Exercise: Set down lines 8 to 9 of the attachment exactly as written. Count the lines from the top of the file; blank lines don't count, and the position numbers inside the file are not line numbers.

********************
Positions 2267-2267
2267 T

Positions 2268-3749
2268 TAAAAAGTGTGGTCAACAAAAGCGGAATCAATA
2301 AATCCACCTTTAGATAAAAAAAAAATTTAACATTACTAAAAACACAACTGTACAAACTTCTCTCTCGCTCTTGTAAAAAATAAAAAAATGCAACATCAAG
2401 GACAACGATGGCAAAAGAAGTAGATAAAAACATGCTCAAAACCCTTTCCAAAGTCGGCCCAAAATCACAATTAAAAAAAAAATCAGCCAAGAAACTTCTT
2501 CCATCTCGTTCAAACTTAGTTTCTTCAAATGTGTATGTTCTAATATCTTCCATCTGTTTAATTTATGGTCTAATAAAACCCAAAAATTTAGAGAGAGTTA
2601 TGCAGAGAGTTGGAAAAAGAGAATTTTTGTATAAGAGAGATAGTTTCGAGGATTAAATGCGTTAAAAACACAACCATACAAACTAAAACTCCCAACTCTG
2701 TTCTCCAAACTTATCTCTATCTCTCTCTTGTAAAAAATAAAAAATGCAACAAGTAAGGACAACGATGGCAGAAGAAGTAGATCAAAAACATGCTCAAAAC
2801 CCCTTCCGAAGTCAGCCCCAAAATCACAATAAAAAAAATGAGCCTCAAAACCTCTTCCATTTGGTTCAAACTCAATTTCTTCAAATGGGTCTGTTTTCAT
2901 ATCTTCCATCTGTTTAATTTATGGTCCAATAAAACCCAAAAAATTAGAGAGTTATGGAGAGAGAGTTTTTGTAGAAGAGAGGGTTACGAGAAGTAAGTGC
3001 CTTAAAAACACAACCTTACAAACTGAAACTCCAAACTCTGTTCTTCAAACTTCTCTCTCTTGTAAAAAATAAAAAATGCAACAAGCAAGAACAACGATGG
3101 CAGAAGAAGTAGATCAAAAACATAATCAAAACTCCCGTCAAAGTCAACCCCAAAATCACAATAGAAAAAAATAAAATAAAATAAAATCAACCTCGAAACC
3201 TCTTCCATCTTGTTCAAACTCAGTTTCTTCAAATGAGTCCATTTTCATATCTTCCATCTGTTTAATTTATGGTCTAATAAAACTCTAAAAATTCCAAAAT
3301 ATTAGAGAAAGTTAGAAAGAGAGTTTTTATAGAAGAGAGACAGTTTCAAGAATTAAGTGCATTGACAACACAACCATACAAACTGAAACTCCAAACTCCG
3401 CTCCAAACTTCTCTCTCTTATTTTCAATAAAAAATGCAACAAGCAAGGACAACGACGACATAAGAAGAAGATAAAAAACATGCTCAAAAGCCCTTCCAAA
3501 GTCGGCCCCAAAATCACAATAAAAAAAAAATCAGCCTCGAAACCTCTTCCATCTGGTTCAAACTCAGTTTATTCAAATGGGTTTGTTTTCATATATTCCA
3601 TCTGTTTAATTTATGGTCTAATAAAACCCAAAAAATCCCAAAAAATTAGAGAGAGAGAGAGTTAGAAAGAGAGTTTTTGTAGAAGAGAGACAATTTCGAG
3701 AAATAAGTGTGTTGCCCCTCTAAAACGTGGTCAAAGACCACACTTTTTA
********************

2601 TGCAGAGAGTTGGAAAAAGAGAATTTTTGTATAAGAGAGATAGTTTCGAGGATTAAATGCGTTAAAAACACAACCATACAAACTAAAACTCCCAACTCTG
2701 TTCTCCAAACTTATCTCTATCTCTCTCTTGTAAAAAATAAAAAATGCAACAAGTAAGGACAACGATGGCAGAAGAAGTAGATCAAAAACATGCTCAAAAC